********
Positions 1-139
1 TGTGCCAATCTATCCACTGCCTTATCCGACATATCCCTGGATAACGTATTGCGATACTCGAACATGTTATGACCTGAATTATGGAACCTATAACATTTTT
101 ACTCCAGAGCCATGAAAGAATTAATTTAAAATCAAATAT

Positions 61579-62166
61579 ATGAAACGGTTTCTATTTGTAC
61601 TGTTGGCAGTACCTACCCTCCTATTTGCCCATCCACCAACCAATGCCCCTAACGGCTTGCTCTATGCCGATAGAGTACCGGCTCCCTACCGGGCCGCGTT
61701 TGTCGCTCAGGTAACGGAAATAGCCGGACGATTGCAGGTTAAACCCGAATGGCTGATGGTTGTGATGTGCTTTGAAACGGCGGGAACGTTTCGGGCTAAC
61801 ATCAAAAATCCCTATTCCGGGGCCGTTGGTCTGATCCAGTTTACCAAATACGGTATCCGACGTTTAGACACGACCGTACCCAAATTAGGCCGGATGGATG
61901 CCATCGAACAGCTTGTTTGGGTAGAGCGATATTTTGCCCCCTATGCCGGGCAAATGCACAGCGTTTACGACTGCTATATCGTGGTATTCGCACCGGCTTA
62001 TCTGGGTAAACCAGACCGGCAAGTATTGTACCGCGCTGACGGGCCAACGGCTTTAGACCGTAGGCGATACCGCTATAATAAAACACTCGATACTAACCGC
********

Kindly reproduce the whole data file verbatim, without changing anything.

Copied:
Positions 1-139
1 TGTGCCAATCTATCCACTGCCTTATCCGACATATCCCTGGATAACGTATTGCGATACTCGAACATGTTATGACCTGAATTATGGAACCTATAACATTTTT
101 ACTCCAGAGCCATGAAAGAATTAATTTAAAATCAAATAT

Positions 61579-62166
61579 ATGAAACGGTTTCTATTTGTAC
61601 TGTTGGCAGTACCTACCCTCCTATTTGCCCATCCACCAACCAATGCCCCTAACGGCTTGCTCTATGCCGATAGAGTACCGGCTCCCTACCGGGCCGCGTT
61701 TGTCGCTCAGGTAACGGAAATAGCCGGACGATTGCAGGTTAAACCCGAATGGCTGATGGTTGTGATGTGCTTTGAAACGGCGGGAACGTTTCGGGCTAAC
61801 ATCAAAAATCCCTATTCCGGGGCCGTTGGTCTGATCCAGTTTACCAAATACGGTATCCGACGTTTAGACACGACCGTACCCAAATTAGGCCGGATGGATG
61901 CCATCGAACAGCTTGTTTGGGTAGAGCGATATTTTGCCCCCTATGCCGGGCAAATGCACAGCGTTTACGACTGCTATATCGTGGTATTCGCACCGGCTTA
62001 TCTGGGTAAACCAGACCGGCAAGTATTGTACCGCGCTGACGGGCCAACGGCTTTAGACCGTAGGCGATACCGCTATAATAAAACACTCGATACTAACCGC